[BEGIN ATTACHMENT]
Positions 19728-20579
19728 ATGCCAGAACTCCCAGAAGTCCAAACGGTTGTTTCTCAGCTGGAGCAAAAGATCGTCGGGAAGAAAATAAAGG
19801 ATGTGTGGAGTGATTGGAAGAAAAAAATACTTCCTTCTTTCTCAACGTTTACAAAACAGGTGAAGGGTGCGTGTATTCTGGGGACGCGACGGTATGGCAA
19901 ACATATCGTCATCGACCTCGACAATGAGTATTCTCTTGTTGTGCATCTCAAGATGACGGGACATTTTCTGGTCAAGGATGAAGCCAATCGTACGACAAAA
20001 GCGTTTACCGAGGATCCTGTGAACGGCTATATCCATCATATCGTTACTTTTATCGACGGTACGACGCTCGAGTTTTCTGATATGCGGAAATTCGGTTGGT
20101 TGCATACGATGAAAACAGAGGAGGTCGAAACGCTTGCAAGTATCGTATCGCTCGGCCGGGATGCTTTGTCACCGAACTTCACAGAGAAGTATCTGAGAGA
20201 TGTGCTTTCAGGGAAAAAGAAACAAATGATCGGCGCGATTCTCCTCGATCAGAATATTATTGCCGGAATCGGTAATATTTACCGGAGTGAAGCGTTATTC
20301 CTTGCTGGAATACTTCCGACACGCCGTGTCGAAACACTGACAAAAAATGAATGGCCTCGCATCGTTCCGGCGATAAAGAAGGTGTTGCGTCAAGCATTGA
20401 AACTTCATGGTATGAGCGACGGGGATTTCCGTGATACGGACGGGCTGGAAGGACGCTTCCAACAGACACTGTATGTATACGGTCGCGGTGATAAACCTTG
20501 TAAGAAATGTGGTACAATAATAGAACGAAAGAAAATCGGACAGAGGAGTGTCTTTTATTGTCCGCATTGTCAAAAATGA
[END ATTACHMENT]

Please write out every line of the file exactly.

Positions 19728-20579
19728 ATGCCAGAACTCCCAGAAGTCCAAACGGTTGTTTCTCAGCTGGAGCAAAAGATCGTCGGGAAGAAAATAAAGG
19801 ATGTGTGGAGTGATTGGAAGAAAAAAATACTTCCTTCTTTCTCAACGTTTACAAAACAGGTGAAGGGTGCGTGTATTCTGGGGACGCGACGGTATGGCAA
19901 ACATATCGTCATCGACCTCGACAATGAGTATTCTCTTGTTGTGCATCTCAAGATGACGGGACATTTTCTGGTCAAGGATGAAGCCAATCGTACGACAAAA
20001 GCGTTTACCGAGGATCCTGTGAACGGCTATATCCATCATATCGTTACTTTTATCGACGGTACGACGCTCGAGTTTTCTGATATGCGGAAATTCGGTTGGT
20101 TGCATACGATGAAAACAGAGGAGGTCGAAACGCTTGCAAGTATCGTATCGCTCGGCCGGGATGCTTTGTCACCGAACTTCACAGAGAAGTATCTGAGAGA
20201 TGTGCTTTCAGGGAAAAAGAAACAAATGATCGGCGCGATTCTCCTCGATCAGAATATTATTGCCGGAATCGGTAATATTTACCGGAGTGAAGCGTTATTC
20301 CTTGCTGGAATACTTCCGACACGCCGTGTCGAAACACTGACAAAAAATGAATGGCCTCGCATCGTTCCGGCGATAAAGAAGGTGTTGCGTCAAGCATTGA
20401 AACTTCATGGTATGAGCGACGGGGATTTCCGTGATACGGACGGGCTGGAAGGACGCTTCCAACAGACACTGTATGTATACGGTCGCGGTGATAAACCTTG
20501 TAAGAAATGTGGTACAATAATAGAACGAAAGAAAATCGGACAGAGGAGTGTCTTTTATTGTCCGCATTGTCAAAAATGA